There are certain foods that, whether you are making them at home or eating in a restaurant, just make you think of the Mediterranean: olives, couscous, pesto, hummus, olive oil, falafel… the list goes on.
The Mediterranean basin includes parts of three continents: Africa, Europe and Asia. The unique mix of cultures, combined with a climate that lends itself to the cultivation of foods often originally unique to the region, results in an almost infinite blend of dish possibilities, all with an unforgettable taste.
In contrast to the popularized images of the Mediterranean region as a long coastline of beaches, the topography is actually quite varied. While there are beautiful white beaches and pristine cerulean waters, the region also has high mountains, rocky shores and cliffs, wetlands, savannas, forests, and arid stretches of land with thick shrubs.
What is Mediterranean Climate Like?
Like any region, the climate, together with the soil, is one of the main elements that determines the sort of crops that can be grown there. The Mediterranean climate is distinguished by erratic rainfall and mild temperatures. Irregular topography and closeness to a large salt water body also allows for a wide variety of soil types, and, as a result, a wide variety of crops.
What Foods Grow in the Mediterranean Region?
The olive tree is the characteristic crop of the Mediterranean region. The olive tree, like the fig and date trees, have long, widespread roots with limited foliage which are well-adapted to the climate and soil quality in much of the Mediterranean basin.
2. Citrus fruits
Citrus fruits, like lemons, oranges, and grapefruits, grow well in the Mediterranean region due to a similar root structure as olive trees, but also because the fruits have thick skins, which are well adapted to the climate.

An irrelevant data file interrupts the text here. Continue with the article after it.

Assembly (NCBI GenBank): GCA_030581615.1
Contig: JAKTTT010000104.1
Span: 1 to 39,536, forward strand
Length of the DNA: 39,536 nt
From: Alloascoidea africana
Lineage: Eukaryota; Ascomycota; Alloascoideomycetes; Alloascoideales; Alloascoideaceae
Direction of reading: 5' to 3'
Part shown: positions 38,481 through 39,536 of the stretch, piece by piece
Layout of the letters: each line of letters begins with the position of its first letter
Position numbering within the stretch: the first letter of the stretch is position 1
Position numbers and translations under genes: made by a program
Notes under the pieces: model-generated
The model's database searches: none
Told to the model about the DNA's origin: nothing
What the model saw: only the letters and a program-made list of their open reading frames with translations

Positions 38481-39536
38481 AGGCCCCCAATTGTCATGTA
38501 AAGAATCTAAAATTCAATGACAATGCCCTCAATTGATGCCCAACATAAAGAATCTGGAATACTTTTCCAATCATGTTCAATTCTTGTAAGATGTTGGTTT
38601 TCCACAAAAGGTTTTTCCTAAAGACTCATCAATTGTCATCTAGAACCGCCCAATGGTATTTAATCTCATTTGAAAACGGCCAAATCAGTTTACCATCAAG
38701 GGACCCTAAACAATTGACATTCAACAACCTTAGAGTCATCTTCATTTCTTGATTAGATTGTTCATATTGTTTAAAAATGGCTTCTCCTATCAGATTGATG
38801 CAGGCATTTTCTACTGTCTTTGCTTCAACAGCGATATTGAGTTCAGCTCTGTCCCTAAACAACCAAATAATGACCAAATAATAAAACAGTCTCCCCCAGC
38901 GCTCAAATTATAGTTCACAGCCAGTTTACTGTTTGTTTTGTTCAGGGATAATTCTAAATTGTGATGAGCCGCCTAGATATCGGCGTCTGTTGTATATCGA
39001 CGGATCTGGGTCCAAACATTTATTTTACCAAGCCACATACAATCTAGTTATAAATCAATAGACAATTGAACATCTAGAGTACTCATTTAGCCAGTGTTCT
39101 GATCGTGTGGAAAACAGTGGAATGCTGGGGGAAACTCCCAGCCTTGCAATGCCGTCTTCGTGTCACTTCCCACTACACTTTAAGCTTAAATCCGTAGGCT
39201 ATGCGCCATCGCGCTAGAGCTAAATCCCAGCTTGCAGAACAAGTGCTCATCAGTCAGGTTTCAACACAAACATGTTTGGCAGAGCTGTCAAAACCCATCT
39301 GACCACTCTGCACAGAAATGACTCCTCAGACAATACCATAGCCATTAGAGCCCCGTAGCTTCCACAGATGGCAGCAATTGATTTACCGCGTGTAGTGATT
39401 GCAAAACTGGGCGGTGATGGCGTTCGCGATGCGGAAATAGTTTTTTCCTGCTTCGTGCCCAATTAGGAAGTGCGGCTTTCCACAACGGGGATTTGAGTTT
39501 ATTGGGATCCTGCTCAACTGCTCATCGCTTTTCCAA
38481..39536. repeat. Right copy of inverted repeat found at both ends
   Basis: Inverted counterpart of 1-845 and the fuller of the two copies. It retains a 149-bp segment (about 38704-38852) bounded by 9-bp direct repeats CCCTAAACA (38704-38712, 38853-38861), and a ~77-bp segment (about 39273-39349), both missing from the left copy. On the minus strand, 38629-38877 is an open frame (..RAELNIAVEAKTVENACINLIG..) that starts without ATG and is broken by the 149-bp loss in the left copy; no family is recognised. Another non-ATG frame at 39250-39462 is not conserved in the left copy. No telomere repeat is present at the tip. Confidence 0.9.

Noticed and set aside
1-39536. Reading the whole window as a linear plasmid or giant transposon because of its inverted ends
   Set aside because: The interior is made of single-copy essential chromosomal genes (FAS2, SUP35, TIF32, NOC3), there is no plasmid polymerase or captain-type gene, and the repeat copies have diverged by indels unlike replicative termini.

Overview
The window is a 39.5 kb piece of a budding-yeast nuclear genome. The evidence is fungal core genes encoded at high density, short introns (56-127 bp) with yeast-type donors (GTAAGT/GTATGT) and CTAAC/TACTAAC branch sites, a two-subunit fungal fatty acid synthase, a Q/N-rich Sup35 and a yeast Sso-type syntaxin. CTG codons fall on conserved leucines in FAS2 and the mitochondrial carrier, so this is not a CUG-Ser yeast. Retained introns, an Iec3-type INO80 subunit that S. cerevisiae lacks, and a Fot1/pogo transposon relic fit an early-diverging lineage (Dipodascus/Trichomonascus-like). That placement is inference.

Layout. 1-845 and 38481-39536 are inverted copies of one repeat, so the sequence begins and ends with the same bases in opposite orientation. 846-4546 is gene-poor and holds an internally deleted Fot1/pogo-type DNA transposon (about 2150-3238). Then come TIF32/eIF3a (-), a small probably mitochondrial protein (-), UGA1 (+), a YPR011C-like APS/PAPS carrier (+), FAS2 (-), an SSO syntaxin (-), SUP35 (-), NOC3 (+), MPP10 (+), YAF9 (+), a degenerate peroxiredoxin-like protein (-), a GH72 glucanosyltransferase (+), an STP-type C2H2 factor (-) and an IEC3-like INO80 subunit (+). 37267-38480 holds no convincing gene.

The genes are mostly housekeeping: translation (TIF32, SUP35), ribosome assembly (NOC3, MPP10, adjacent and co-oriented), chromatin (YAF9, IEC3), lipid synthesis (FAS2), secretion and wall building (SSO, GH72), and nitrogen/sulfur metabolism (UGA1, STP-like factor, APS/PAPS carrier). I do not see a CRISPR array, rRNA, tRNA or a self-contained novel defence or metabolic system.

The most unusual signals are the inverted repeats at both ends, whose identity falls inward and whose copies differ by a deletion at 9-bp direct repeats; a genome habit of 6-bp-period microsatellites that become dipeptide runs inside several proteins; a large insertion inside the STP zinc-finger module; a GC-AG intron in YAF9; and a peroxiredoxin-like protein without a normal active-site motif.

Grapes, cultivated for the fruit or for making wine, grow very well in the region thanks to the mild temperature and ideal moisture conditions in many areas of the region. Each sub-region has grapes that offer specific flavors. Sherry is grown in the Andalusia in Spain, Nero d’Avola from Sicily, Patrimonio from Corsica (there are also wines in Greece, Algeria, Morocco, Israel).
4. Fresh Vegetables and Legumes
In most of the Mediterranean countries, the majority of the crops cultivated are fresh vegetables. These include eggplant, chili peppers, potatoes, tomatoes, broccoli, cabbage, zucchini, cucumber and pulses like chickpeas, peas, and lentils.
5. Cereals and Grains
After fresh vegetables, the most widespread crop is cereals: wheat, barley, and couscous are some of the most popular grains cultivated in the region. There´s nothing like freshly-baked bread dipped in olive oil!
Where is the Meat?
The Mediterranean region doesn’t have a whole lot of grazing animals. This is because plants with shallow roots, like grass, do not do very well. Without grass, animals like cows and pigs cannot eat, and grain-fed cow farming is not a common practice. As a result, people cook with olive oil instead of with animal fat, and eat a lot of fish, fruits and vegetables.
This adaptation resulted from soil and climate limitations, but has resulted in the very healthy Mediterranean Diet that is now famed all over the world for its ability to promote maintain a healthy weight, controlling blood pressure and cholesterol levels, and contributing to a good overall health.